The Pound Puppies Saga: How These Plush Toys Hooked Us & Now Our Kids
These beloved ‘80s toys sure knew how to tug on the heartstrings.
Geriatric millennials (sorry) spent their childhoods coveting everything from Barbie dolls to Teddy Ruxpins. We loved them; we had to have them. So, because we’re nostalgic like that, we wanted to take a look back at some of our most beloved, extremely popular ‘80s and ‘90s toys and explore why we obsessed over them and where they are now. We turned to veteran toy expert Jessica Hartshorn, who has spent her career writing about all things parenting and toys, to do her due diligence and get to the bottom of some of our most-wished-for favorites. Behold, Scary Mommy’s nostalgia & toys extravaganza. All week, we’ll be looking at the toys that made us. You’re welcome.
Twenty years before a sad Sarah McLachlan tune played over images of pets needing rescue at the ASPCA — commercials so brutal that even McLachlan can’t watch them — I was a total sucker for Pound Puppies. They were the pandemic dogs before there was a pandemic. The plush canines did nothing, mind you. Like with surprise toys, the whole point was just to get them.
Truthfully I am still a sucker for commercials. You say a vacuum will clean my house while I sleep? I must have it! But one of the first commercials I can remember watching and responding to was this one below, imploring children to love Pound Puppies. I heard it, and I asked Santa for one.
How Pound Puppies Hooked Us
Mike Bowling, who’d spent nearly two decades working on a Ford auto assembly line, got the idea for the stuffed animals after he gifted his daughter a handcrafted toy one holiday season. The idea was picked up by Irwin Toy, and Pound Puppies debuted in the mid-’80s just after Cabbage Patch Kids taught us that dolls could be legal-ishly adopted. They became an immediate hit.
So we’d already been trained to think we were not so much buying toys as saving them from orphanhood. And yes, Pound Puppies, too, came with an adoption certificate. I got the gray one, made by Tonka at the time. TBH I don’t remember giving it a name or particularly loving it. I was and still am a cat person. But I do recall feeling relieved that I got it. And I released it from the sad little doghouse it was packaged in! Who knows what my child brain thought was going to happen if I didn’t?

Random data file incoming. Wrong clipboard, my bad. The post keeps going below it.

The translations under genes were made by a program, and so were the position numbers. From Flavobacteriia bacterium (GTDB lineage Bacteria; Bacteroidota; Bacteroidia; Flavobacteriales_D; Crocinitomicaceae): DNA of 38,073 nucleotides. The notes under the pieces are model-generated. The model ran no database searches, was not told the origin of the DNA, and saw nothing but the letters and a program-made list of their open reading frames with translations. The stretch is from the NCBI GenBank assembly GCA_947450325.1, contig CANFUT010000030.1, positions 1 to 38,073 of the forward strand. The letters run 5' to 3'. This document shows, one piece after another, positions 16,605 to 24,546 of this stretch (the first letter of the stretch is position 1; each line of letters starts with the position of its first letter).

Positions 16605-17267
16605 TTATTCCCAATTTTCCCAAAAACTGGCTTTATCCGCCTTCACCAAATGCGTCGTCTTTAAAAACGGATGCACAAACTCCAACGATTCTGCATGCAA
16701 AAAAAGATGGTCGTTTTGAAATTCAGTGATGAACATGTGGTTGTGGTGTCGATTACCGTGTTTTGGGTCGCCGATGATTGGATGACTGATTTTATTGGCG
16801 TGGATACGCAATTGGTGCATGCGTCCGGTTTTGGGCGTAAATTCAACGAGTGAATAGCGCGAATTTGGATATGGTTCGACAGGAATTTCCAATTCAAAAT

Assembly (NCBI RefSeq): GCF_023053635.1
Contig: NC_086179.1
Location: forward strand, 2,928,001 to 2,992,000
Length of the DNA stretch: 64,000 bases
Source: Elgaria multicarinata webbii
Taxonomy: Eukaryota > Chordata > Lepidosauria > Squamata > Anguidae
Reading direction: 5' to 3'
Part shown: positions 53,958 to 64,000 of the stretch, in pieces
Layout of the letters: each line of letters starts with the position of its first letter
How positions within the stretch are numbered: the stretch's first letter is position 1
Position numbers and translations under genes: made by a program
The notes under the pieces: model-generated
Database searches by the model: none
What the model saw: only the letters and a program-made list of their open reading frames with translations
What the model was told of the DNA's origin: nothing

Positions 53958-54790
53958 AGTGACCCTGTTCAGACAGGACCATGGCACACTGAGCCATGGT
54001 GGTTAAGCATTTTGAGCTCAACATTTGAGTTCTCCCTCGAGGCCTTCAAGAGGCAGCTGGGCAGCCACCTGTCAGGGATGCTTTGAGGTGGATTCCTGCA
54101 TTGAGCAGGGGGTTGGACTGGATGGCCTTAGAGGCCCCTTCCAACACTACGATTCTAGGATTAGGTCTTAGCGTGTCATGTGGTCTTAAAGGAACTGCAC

Hardees (& Television) Got In On The Act
Any child who didn’t fall for that basic phishing scheme of a commercial, like I did, may have had parents who got hooked by the second Pound Puppy bait, which was Hardee’s (yes, the fast-food restaurant) selling tiny plush Pound Puppies. They weren’t given out with kid meals, but parents who bought a sandwich, fries, and a drink could then also buy a tiny Pound Puppy for a couple of bucks and throw it in the Christmas stocking. So, in this case, the devious commercials were playing with our parents’ hearts.
ABC's 1985 show wasn't the only Pound Puppies to air. Who could forget the 2010 reboot? About two decades later, a new series aired on the Hub network. It had the same premise as the first one — a group of puppies band together to help other pups find the best owners. With each new mission, they embark on a new and fun adventure.
Then, like My Little Pony and Care Bears, Pound Puppies got a cartoon. It, too, endlessly harped on the fact that puppies need a home. The show only lasted two seasons, in 1986 and 1987. By then, you would imagine that every child in America had adopted a Pound Puppy one way or another. No matter, new kids are always being born, and the sad-eyed puppies continued to sell well into the '90s and early aughts.
Where to Watch the Pound Puppies Cartoon
If the cancelation of the show has rocked your child-like heart more than you excepted, there's no need to fret. The series may have ended, but you can still share the Pound Puppies cartoon with your little ones via Amazon Instant Video and Tubi. Amazon offers renting and purchasing options, and you can stream it for free on Tubi.
Purebred, But Still Pound Puppies
According to the history of Pound Puppies, the inventor, Mike Bowling, held on to the intellectual property rights for Pound Puppies all the way until 2011. Starting in 2014, they were made by Funrise toys, which put them out as specific breeds, including beagles, poodles, and labradors. The manipulative commercials still insisted that the toys were "sad and lonely" and in need of adoption. See what I mean here.
In 2016, Bowling guesstimated that some 200 million Pound Puppies had been sold over the course of 30 years.
Pound Puppies Are Still Out Now
Currently, my gray puppy is back in a retro-chic line of Original Pound Puppies made by Basic Fun. He’s got some brown spots and a brown nose now, along with a red collar. But I still recognize him!
And I recognize the sales pitch. Basicfun.com says: “These classic Pound Puppies are looking for a loving home! They need someone to adopt them and love them, and have been waiting for someone like you to choose them as your very own pet.”
Ah, don’t I know it.
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